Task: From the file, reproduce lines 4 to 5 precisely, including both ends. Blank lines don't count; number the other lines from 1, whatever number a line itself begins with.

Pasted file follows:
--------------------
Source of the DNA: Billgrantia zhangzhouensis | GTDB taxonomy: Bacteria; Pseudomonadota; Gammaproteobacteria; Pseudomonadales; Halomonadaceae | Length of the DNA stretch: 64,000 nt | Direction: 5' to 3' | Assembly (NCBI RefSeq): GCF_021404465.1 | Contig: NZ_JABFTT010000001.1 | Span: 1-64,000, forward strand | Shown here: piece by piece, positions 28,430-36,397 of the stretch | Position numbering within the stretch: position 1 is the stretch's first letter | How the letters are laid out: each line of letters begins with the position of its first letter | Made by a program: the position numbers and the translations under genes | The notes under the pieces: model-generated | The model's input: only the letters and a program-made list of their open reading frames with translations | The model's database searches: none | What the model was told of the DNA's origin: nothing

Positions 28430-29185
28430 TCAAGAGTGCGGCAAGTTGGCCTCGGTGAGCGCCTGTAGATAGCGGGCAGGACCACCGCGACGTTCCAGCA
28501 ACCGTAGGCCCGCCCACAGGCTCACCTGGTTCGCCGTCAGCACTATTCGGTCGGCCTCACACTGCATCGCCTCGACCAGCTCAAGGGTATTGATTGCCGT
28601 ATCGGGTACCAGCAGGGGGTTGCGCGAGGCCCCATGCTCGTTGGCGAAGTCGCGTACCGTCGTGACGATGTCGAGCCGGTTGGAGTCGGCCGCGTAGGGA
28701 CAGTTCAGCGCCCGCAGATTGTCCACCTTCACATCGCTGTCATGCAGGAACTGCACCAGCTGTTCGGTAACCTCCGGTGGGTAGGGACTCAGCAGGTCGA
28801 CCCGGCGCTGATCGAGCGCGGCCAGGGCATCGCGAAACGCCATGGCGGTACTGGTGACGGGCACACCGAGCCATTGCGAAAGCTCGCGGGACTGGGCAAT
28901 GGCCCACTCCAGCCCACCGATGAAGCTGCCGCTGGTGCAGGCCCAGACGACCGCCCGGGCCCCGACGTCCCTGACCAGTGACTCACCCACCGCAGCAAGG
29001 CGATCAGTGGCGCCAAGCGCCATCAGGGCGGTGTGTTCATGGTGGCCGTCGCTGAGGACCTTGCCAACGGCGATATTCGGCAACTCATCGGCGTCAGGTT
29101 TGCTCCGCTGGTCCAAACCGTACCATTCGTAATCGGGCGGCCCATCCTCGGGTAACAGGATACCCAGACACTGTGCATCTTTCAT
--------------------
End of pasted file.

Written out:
28501 ACCGTAGGCCCGCCCACAGGCTCACCTGGTTCGCCGTCAGCACTATTCGGTCGGCCTCACACTGCATCGCCTCGACCAGCTCAAGGGTATTGATTGCCGT
28601 ATCGGGTACCAGCAGGGGGTTGCGCGAGGCCCCATGCTCGTTGGCGAAGTCGCGTACCGTCGTGACGATGTCGAGCCGGTTGGAGTCGGCCGCGTAGGGA